Phoenix, Ariz., Feb 13, 2009 (CNA) - Following Republican Jan Brewer’s move from secretary of state to Governor of Arizona, the state’s legislature is attempting to pass a combination of abortion-related regulations which were defeated under her predecessor, Gov. Janet Napolitano. One supporter calls the bill the "most significant" legislation ever proposed in the state.
The Center for Arizona Policy and the Arizona Catholic Conference are two major backers of the bill, which has secured 12 of 30 state senators and 27 of 60 representatives as sponsors.
The bill, HB 2564, would require women to wait 24 hours before having an abortion and would provide “informed consent” requirements, the East Valley Tribune says.
Under the proposed law, a woman considering an abortion must be provided in person the details of the nature of the killing procedure and the risks associated with it. Such women must also be told the probable gestational age of the unborn child, and the child’s “probable anatomical and physiological characteristics.”
The bill uses the phrase “unborn child” and not “fetus.”
Women seeking an abortion must also be told that medical assistance may be available for prenatal care, childbirth and neonatal care. The bill requires women be told that public and private agencies and services are available to help a woman if she chooses not to have an abortion, whether she chooses to keep the child or give him or her up for adoption.
Further, women are to be told that the father of the unborn child is required to provide child support even if he offered to pay for the abortion.
The East Valley Tribune reports that Gov. Napolitano had vetoed a less comprehensive informed consent measure in 2004, calling it “undue government intrusion into the relationship between a woman and her doctor, her family, her religious counselor, or whomever else she wishes to consult in making this most difficult of personal and medical decisions.”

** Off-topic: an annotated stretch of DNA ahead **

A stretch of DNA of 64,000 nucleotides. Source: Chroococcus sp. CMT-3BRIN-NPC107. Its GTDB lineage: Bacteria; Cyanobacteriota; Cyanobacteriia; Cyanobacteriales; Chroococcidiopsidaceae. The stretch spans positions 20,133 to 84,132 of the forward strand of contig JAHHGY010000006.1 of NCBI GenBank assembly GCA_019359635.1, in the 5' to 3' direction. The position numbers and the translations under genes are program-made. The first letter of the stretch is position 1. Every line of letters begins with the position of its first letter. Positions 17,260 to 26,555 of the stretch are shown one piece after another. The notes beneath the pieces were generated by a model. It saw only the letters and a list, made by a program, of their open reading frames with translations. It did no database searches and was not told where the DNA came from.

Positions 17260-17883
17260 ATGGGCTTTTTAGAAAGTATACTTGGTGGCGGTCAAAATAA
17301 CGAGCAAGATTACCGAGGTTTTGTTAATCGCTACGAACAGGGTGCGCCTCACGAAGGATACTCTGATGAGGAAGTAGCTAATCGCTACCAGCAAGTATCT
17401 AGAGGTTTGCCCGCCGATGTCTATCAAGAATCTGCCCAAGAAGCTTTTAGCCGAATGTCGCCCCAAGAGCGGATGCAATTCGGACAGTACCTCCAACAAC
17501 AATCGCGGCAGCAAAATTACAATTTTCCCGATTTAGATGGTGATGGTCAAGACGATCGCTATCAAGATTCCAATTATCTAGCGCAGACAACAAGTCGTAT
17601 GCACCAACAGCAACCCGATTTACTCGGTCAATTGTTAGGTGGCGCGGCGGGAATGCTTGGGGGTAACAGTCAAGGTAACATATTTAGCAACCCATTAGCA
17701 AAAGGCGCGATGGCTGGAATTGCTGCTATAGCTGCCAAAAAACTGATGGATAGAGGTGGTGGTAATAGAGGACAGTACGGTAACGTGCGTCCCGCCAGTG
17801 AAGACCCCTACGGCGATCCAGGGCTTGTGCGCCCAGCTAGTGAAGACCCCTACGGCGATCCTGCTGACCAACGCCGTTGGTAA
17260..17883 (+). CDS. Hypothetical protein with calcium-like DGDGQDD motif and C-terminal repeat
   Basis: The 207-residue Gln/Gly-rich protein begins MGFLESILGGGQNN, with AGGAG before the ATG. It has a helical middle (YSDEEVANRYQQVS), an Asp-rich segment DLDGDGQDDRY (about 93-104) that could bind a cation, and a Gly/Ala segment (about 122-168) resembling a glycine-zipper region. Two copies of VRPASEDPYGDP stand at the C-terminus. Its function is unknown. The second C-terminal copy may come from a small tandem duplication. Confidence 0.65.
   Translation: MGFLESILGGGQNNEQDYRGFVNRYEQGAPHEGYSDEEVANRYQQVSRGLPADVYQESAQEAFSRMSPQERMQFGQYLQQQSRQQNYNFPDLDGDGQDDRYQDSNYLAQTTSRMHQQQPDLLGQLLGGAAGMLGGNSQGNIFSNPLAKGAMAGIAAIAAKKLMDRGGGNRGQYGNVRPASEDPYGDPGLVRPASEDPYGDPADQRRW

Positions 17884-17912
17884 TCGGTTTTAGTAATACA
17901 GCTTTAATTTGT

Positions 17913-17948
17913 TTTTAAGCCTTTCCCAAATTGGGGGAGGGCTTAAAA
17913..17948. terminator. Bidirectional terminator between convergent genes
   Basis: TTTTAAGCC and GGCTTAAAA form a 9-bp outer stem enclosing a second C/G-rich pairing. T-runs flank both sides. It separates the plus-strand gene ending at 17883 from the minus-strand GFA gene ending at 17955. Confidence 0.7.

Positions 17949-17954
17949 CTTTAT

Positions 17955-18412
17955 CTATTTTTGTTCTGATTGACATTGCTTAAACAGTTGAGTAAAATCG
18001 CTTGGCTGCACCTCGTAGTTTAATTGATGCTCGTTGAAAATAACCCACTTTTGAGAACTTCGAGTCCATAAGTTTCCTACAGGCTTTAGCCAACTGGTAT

The then-governor also argued the law already required that doctors obtain informed consent before performing any surgery.
Rep. Nancy Barto, a Republican from Phoenix, told the East Valley Tribune that informed consent “is not happening.”
"Women are not being told these things and given complete medical information on these procedures," she said.
Barto said that she would prefer that abortion not be legal but claimed that the measures are not aimed at undermining the legal right to abortion.
"These will not stop one abortion from occurring if a woman wanted to go ahead with it," she said. "These are just common-sense provisions that will protect the rights of women."
HB 2564 also specifies what factors a judge may consider in determining if a minor is mature enough to have an abortion without parental consent.
The bill further provides conscience protections for health professionals, hospitals and pharmacists who refuse to perform or facilitate the procurement of abortions or “morning after pills.” Arizona law already protects doctors and hospital staffers from being forced to perform abortions, but the bill is reportedly aimed specifically at “emergency contraception.”